## MATH3723 Statistical Theory

### 15 creditsClass Size: 100

Module manager: Dr R. G. Aykroyd
Email: robert@maths.leeds.ac.uk

Taught: Semester 2 (Jan to Jun) View Timetable

Year running 2008/09

### Pre-requisites

 MATH2715 Statistical Methods

This module is approved as an Elective

### Module summary

This module gives a general unified theory of the problems of estimation and hypotheses testing. It covers Bayesian inference, making comparisons with classical inference.

### Objectives

To give a general unified theory of the problems of estimation and hypotheses testing. To study Bayesian inference, making comparisons with classical inference.

By the end of this module, students should be able to:
a) write down the likelihood given a parametric model, produce different estimators, and be able to assess their efficiency;
b) improve, if possible, upon these estimators via the Rao-Blackwell Theorem;
c) evaluate the best critical region for a given parametric model and evaluate most powerful tests of simple hypotheses;
d) perform likelihood ratio tests for hypotheses on several parameters;
e) discuss the use of prior distributions and Bayes Theorem;
f) discuss Bayesian analogues of classical inferential procedures - point and interval estimation, prediction and hypothesis tests;
g) obtain the Bayes solution to some basic decision problems.

### Syllabus

You have met the problems of estimation and hypothesis testing in your first and second years. Most of the work has been intuitive so far, but the key questions are not unresolved, such as which average should we use; mean, mode or median? Assuming underlying models, the module will give a general theory to answer such questions in a unified way. Also, in testing of hypotheses, one might wonder if there is an optimal way to obtain the tests so that Type I and Type II errors are controlled in some way. The Bayesian approach to inference is strikingly different from the classical view covered in the first part of the course. Bayesian inference essentially incorporates additional and usually subjective assumptions about the underlying population into the inference procedure, over and above the sample data. Over the past 50 years it has sparked off fierce controversy between its proponents and the classical statisticians. We shall examine the controversy and compare the two schools of thought.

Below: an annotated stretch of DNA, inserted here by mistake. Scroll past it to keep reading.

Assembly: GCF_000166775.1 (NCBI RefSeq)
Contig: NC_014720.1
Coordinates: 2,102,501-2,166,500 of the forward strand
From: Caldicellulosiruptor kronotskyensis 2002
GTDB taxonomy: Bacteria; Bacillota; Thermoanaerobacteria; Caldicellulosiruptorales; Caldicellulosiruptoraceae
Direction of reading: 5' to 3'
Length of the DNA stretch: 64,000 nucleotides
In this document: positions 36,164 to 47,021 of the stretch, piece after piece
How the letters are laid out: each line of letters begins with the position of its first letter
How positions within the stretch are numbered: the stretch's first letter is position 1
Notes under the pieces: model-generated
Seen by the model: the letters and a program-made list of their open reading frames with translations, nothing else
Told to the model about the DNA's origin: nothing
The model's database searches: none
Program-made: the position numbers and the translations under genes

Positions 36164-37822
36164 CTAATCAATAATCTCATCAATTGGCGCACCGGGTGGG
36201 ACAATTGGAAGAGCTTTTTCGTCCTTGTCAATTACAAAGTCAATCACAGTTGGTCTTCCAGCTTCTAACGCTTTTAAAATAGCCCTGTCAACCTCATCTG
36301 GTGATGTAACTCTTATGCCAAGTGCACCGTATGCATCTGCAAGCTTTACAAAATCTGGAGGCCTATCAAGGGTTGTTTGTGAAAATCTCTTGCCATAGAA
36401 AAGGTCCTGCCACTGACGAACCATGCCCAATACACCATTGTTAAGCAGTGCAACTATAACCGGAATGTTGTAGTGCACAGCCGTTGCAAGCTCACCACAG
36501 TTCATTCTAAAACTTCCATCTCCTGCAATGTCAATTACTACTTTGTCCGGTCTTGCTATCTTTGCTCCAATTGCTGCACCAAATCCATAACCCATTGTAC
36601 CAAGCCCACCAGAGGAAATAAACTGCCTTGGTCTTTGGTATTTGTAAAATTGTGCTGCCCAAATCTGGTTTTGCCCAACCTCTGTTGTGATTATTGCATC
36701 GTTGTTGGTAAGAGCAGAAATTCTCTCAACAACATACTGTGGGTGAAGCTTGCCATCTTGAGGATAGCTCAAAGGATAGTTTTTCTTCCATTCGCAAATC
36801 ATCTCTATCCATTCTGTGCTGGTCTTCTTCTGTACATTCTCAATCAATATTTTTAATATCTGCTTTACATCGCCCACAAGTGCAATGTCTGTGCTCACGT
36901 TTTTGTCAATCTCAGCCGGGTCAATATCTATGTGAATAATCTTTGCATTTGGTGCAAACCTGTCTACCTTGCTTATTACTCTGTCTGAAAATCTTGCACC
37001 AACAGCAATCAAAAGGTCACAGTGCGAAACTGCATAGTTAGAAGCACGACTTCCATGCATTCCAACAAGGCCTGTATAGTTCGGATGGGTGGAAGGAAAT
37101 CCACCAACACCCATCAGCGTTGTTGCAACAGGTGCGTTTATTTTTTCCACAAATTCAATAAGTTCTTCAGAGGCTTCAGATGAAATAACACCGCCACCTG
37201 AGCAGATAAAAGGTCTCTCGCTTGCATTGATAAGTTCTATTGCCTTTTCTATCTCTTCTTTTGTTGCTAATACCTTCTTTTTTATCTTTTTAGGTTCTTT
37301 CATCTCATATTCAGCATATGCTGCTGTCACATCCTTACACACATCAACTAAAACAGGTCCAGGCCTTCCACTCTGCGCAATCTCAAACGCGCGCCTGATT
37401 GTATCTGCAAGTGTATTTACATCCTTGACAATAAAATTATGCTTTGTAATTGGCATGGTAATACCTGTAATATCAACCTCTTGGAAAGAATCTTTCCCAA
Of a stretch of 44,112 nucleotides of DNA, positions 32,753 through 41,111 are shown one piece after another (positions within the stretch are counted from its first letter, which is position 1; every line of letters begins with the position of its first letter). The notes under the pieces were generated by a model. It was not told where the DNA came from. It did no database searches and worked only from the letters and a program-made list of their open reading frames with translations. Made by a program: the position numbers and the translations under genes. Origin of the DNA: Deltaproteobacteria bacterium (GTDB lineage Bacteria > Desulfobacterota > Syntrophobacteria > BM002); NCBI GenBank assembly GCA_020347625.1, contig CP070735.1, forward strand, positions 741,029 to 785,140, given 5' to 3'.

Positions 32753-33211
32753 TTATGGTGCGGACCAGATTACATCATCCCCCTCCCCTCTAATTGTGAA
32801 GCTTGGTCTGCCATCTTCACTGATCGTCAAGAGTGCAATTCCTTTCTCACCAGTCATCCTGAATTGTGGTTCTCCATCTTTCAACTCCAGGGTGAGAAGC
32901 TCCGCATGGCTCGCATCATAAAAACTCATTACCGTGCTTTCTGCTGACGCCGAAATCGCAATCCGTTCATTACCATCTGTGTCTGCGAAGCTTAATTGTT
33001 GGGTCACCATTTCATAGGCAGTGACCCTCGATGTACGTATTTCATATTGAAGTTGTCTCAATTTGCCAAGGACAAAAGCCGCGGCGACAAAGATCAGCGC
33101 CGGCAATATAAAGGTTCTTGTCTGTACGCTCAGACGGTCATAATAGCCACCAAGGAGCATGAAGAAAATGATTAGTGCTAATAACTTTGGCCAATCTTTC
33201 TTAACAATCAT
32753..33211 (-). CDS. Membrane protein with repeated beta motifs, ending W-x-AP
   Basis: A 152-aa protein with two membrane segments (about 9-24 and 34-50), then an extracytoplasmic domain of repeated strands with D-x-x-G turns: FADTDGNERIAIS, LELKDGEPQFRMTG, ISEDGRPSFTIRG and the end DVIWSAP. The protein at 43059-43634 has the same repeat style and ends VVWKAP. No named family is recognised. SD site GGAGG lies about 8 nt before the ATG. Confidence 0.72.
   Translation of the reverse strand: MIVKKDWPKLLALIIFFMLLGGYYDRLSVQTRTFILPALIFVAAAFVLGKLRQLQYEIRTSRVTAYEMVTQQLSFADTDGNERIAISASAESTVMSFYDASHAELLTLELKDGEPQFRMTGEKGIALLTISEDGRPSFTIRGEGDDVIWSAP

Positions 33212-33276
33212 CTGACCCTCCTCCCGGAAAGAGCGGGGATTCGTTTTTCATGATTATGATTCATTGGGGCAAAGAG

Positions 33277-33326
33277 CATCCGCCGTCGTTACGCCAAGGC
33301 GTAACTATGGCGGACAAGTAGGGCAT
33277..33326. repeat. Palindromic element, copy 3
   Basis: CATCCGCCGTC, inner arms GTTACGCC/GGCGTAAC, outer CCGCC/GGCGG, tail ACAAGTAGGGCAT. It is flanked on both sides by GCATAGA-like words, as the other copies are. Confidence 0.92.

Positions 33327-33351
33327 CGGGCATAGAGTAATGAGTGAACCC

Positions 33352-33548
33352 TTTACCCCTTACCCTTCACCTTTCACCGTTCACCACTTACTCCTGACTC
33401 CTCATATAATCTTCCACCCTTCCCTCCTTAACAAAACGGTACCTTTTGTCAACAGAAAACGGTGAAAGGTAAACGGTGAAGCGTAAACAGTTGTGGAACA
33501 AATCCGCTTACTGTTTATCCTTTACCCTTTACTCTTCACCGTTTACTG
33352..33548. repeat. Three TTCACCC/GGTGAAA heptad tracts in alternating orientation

Topics included:
Point Estimation. Unbiased estimation. Unbiased linear estimation, best unbiased linear estimator. Maximum likelihood estimators: small sample properties, large sample properties. Newton-Raphson, best unbiased estimators. Cramer-Rao inequality, sufficiency, completeness, Neyman-Fisher Criterion, Rao-Blackwell Theorem, minimum variance unbiased estimators, mean square error. Hypotheses testing: Two types of error, Neyman-Pearson Lemma and its applications, similar tests, uniformly most powerful tests, likelihood ratio test and its applications. Wilks Theorem. Bayesian analysis: prior distributions, conjugate priors, interpretations of priors. Bayesian analogues of classical procedures - point and interval estimates, prediction, tests. Bayesian decision theory. Comparison of classical and Bayesian inference.

### Teaching methods

Due to COVID-19, teaching and assessment activities are being kept under review - see module enrolment pages for information

 Delivery type Number Length hours Student hours Example Class 7 1.00 7.00 Lecture 26 1.00 26.00 Practical 3 1.00 3.00 Private study hours 114.00 Total Contact hours 36.00 Total hours (100hr per 10 credits) 150.00

### Methods of assessment

Due to COVID-19, teaching and assessment activities are being kept under review - see module enrolment pages for information

Coursework
 Assessment type Notes % of formal assessment Practical . 20.00 Total percentage (Assessment Coursework) 20.00

Normally resits will be assessed by the same methodology as the first attempt, unless otherwise stated

Exams
 Exam type Exam duration % of formal assessment Standard exam (closed essays, MCQs etc) 3 hr 80.00 Total percentage (Assessment Exams) 80.00

Normally resits will be assessed by the same methodology as the first attempt, unless otherwise stated

The reading list is available from the Library website

Last updated: 19/07/2010

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